The Colombian Sergio Díaz-Granados (Santa Marta, 54 years old) usually includes a wish in his speeches: to see the voice of Latin America and the Caribbean strengthened in global forums. This week, the region will have a great opportunity – the second this year – to do so by speaking face to face with European countries. It will be at a meeting in Santiago de Compostela (Spain) where the 27 Ministers of Economy and Finance of the European Union (EU) and their 33 peers from the Community of Latin American and Caribbean States (CELAC) will discuss opportunities in the region. The idea is to carry out the investment agenda announced last July in Brussels by which European countries have committed to investing 45 billion euros (50.5 billion dollars) until 2027 in financing plans for the region through the Global initiative. Gateway that seeks to accelerate the green transition, digital transformation and human development.
“We left Brussels with a project navigation chart and the idea of this meeting in Santiago is precisely to push the concretion and materialization of these expectations,” says Díaz-Granados, one of the promoters of this summit, in an interview with EL PAÍS . For him, this meeting is an “opportunity to build the relationship in a different way” between the blocks that, before the July summit, stayed away for seven long years. “I feel that we have begun to lay more foundations for the relationship,” says Díaz-Granados, who asks to look beyond the blocks to the “full potential of Europe and the full potential of Latin America and the Caribbean.”
The EU is the region’s third trading partner, behind China and the US. In addition, it is the main source of foreign direct investment. This new push to strengthen ties with Latin America has been interpreted as an attempt to counteract the weight that China is taking on in the region. But, for Díaz-Granados, there is no discussion. “The starting point is to understand that Latin America is not a region in dispute, it is a region that has to work with all the blocks and have a healthy and harmonious relationship with each of them. They cannot see us as a continent that simply has minerals, metals and hydrocarbons or gas, but rather it is a region with which we can work and must work to also ensure its more harmonious, more sustainable development,” he maintains. “And you also have to visualize a block with which there are very deep cultural ties, which is Africa”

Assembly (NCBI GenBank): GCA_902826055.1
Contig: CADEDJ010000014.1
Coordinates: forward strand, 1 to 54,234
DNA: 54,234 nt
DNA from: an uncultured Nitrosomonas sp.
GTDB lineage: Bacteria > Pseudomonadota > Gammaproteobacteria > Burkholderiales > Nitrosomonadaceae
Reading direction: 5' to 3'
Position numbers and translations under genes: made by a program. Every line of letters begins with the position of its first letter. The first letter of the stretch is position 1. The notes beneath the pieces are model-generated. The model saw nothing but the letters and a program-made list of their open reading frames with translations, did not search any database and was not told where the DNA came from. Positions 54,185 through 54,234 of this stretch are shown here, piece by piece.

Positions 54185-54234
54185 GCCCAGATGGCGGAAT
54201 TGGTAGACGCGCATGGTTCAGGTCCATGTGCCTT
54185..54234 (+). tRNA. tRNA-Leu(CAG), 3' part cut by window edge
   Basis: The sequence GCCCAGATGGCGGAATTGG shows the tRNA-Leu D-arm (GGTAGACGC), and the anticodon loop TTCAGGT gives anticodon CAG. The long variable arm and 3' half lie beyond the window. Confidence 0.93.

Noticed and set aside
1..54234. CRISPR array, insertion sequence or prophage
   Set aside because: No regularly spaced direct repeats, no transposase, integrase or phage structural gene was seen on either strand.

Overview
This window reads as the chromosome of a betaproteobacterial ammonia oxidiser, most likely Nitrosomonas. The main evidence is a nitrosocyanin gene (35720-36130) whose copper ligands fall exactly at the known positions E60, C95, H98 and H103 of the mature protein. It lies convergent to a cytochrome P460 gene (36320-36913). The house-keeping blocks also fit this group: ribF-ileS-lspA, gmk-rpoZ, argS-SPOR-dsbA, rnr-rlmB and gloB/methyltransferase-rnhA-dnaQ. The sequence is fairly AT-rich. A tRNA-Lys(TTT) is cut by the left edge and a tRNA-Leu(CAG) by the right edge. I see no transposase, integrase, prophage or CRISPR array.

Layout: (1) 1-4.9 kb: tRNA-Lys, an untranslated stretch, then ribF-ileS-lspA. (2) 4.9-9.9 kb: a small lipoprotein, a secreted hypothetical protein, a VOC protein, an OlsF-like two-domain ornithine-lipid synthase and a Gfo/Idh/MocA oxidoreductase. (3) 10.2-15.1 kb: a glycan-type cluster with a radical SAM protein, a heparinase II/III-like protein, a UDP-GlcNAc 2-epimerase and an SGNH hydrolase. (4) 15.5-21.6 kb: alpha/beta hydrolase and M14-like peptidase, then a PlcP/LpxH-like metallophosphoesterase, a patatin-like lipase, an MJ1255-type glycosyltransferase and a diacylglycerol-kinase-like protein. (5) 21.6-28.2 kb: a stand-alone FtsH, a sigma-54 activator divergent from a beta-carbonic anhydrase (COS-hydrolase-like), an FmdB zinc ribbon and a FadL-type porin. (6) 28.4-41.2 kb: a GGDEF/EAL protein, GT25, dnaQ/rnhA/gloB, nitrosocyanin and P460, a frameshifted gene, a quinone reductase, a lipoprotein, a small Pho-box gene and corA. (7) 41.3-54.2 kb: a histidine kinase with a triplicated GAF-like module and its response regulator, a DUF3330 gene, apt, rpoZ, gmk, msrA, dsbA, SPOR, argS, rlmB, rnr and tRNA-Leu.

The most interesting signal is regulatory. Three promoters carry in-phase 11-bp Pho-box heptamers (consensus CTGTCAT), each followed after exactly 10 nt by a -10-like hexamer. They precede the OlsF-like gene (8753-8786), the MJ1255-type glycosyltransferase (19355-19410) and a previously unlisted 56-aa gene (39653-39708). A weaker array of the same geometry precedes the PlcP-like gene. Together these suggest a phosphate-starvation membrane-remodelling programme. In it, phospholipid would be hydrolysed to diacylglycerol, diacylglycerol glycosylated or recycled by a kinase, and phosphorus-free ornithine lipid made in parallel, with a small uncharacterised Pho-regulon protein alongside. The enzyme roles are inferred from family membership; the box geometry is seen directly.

Ilan Goldfajn, IDB, Lula, Ursula von der Leyer, Pedro Sanchez, Sergio Diaz Granados and CAF. OLIVIER MATTHYS (EFE)
Díaz-Granados speaks with EL PAÍS by video call before the Santiago ministerial summit organized during the Spanish Presidency of the Council of the European Union and with the support of CAF, which together with other development banks will play a vital role in guaranteeing that the European investments go ahead.
Ask. In a polarized society, when we talk about projects like those of Global Gateway, what mechanisms can be implemented to guarantee that they remain over time, that a project does not change when a Government changes?
Answer. The rigor of the projects must be solid enough so that society itself appreciates them, incorporates them among its priorities and thus, no matter the political cycle, society as a whole wants to effectively see certain projects that are necessary. So, I believe that to the extent that we manage to preserve that dialogue with society, where we identify which projects are essential for survival, to reduce poverty or to prepare for climate change, those projects will have a very unique type of protection, very special: that they are a priority for society, regardless of who is in charge of the Government. And we banks have to be able to accompany these efforts so that the works do not suffer setbacks or setbacks.
Q. One of the things that was talked about a lot in Brussels was renewed investments, not replicating extractivist models. How is that going to be translated?
R. We must work on the idea that knowledge can and should be transferred and work on knowledge and innovation agendas in Latin America and the Caribbean, as European companies have done in China in the last 30 or 40 years. transferring technology and helping Chinese companies develop innovation. We expect the same to happen with Latin America, and I think that this is going to be something that the development banks are going to be constantly promoting over the next few years. We do not want technology to be sold to us, we want to manufacture technology, we want to share knowledge and we want knowledge to be generated from Latin America for the world as well. What we hope is to be able to do joint projects in advanced technology and not simply buy materials again, as we did in the 20th century.
Q. Latin America has a dilemma between the need to continue growing in a world that needs to slow down and reduce emissions. In the case of developed countries, it is perhaps more evident that they have the capacity to do so. But in Latin America, it is necessary to continue growing… Do Europeans understand that the starting point is different for the two regions?